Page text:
In a monetary economy, concrete quantities of the money commodity change hands in return for concrete quantities of nonmoney goods, regardless of the total existing stock of the goods throughout the world. A “market price” is the price that arises from the exchanges during a market period; it is set between the valuations of the marginal buyer and the marginal seller such that no person is willing to sell below or buy above the market price.

Thus, the relationship PlanB posits between stock-to-flow and market price is economically meaningless. To suggest that “scarcity, as measured by [stock-to-flow], directly drives value” is to entirely spurn distinctive Austrian insights concerning value theory and price formation in favor of a mechanistic notion of price determination. Lest readers think we may be tilting at a strawman, PlanB has directly stated his view that “even demand … is noise, … stock-to-flow is the real signal.”

Stock-to-Flow and the Quality of Money

With all that said, we do not wish to give the impression that the stock-to-flow ratio of a good is entirely meaningless, as it can be an important factor in determining the quality of a monetary commodity. When individuals evaluate a given quantity of money, various qualities of the money commodity influence its valuation, but only those qualities that the acting individuals consider important. A high stock-to-flow ratio may in fact be deemed important, as it indicates that the purchasing power of the individual’s cash holding is not expected to fall due to increases in the supply of money.

However, this doesn’t mean that a higher ratio is always better, as a higher stock-to-flow ratio might be irrelevant from the point of view of market actors during certain periods of time. Thus, gold and silver do not make worse money commodities than bitcoin or other cryptocurrencies with fixed supply simply because their stock is likely to increase over time or because production schedules may fluctuate. The key consideration is whether these increases and fluctuations are subject to arbitrary bureaucratic decisions or left to voluntary individual decision-making.

As long as there is a free market in money, standard market forces will integrate the demand for money and the cost of producing money (say through gold mining) such that no problem in supply arises. In fact, the fixed supply cap of bitcoin will inevitably result in a decreasing supply, as private keys to certain balances are forgotten, which is also fine from the Austrian point-of-view. Individuals will simply choose to use the kind of medium of exchange they prefer based on the qualities they consider important.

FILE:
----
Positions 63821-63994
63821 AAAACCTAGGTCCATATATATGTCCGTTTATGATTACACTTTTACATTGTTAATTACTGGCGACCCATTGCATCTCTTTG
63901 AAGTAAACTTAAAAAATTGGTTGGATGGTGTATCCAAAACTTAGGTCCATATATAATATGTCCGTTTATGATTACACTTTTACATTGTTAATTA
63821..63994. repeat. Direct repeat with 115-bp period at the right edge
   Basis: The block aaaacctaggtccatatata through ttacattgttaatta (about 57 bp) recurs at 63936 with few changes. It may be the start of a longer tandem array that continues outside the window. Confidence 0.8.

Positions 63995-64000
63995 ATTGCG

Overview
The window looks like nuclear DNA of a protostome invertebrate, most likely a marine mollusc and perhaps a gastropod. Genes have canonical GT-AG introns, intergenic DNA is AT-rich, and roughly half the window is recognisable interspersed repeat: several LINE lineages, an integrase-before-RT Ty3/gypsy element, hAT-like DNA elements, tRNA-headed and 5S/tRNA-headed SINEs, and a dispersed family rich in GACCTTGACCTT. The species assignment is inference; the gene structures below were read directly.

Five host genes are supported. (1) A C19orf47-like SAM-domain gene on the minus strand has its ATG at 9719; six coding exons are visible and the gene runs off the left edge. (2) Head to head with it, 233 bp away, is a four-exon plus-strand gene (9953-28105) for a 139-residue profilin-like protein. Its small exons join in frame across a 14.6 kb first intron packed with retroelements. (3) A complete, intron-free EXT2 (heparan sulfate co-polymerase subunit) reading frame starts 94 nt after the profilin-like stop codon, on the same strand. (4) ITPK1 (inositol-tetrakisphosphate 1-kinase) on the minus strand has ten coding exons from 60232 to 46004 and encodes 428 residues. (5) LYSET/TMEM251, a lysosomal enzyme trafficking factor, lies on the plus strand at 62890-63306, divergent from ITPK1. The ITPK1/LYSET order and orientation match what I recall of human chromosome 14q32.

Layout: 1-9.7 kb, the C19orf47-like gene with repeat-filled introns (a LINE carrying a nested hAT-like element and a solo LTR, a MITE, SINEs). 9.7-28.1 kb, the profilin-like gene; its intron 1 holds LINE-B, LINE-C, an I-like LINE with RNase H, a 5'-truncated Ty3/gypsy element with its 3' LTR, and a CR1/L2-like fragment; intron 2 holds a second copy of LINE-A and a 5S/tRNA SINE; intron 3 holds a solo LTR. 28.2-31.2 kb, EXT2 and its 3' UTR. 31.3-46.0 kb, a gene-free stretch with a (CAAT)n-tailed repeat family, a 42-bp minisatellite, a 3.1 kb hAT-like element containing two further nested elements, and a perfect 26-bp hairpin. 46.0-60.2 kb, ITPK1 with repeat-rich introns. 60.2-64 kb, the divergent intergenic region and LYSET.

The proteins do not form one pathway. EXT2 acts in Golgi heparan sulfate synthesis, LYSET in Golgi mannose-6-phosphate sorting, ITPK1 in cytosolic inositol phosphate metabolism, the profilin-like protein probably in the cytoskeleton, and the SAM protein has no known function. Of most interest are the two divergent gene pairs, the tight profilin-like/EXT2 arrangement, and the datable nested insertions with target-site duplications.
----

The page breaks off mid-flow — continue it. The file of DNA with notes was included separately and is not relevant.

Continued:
Final Thoughts

We have avoided delving into the technical problems with PlanB’s S2F models in order to isolate the fundamental error in economic theory that renders any apparent correlation between the price of bitcoin and its temporary stock-to-flow ratio incidental at best. Nevertheless, grave statistical issues inherent to the specifications of the S2F model, such as the fact that “stock-to-flow” regressions based on “market value” (price times existing stock) involve regressing “stock” on itself, have resulted in PlanB’s work being described by one critic as “math-laden marketing.” Ultimately, in light of the fundamental conceptual errors of PlanB’s “hypothesis,” we must concur.

Supporters of predictive financial models such as the S2F model may fall back on the idea expressed in following quote, which PlanB attributes to George Box on his website: “All models are wrong, some are useful.” However, this attitude betrays a fundamentally positivist inclination completely at odds with the epistemological and methodological tenets of Menger, Mises, and Rothbard, who as a rule recognize incorrect models to be useless for comprehending meaningful causal relationships in the real world. We can know that prices are not and never will be caused by changes in physical stock-to-flow metrics without ever gathering data and running regressions. Positivist critics may consider our position “intolerant” and extreme, but truth itself can seem intolerant to those who insist on denying it.

PlanB has suggested that he considers the S2F model “still valid” as of September 12, 2022, but we hope that future promoters of Austrian economics will maintain conceptual rigor in the face of pseudoscientific hucksterism that happens to support their favored narrative of “number go up.” Self-described Austrian economists who jump on scientifically illiterate trends not only enter the territory of what Mises would regard as “antieconomics” but at the same time risk doing damage to the name of the school of thought they wish to represent.

  • 1. In a review of Ammous’s The Bitcoin Standard, Kristoffer Hansen has already described some theoretical and historical problems with the “stock-to-flow” metric as far as money is concerned.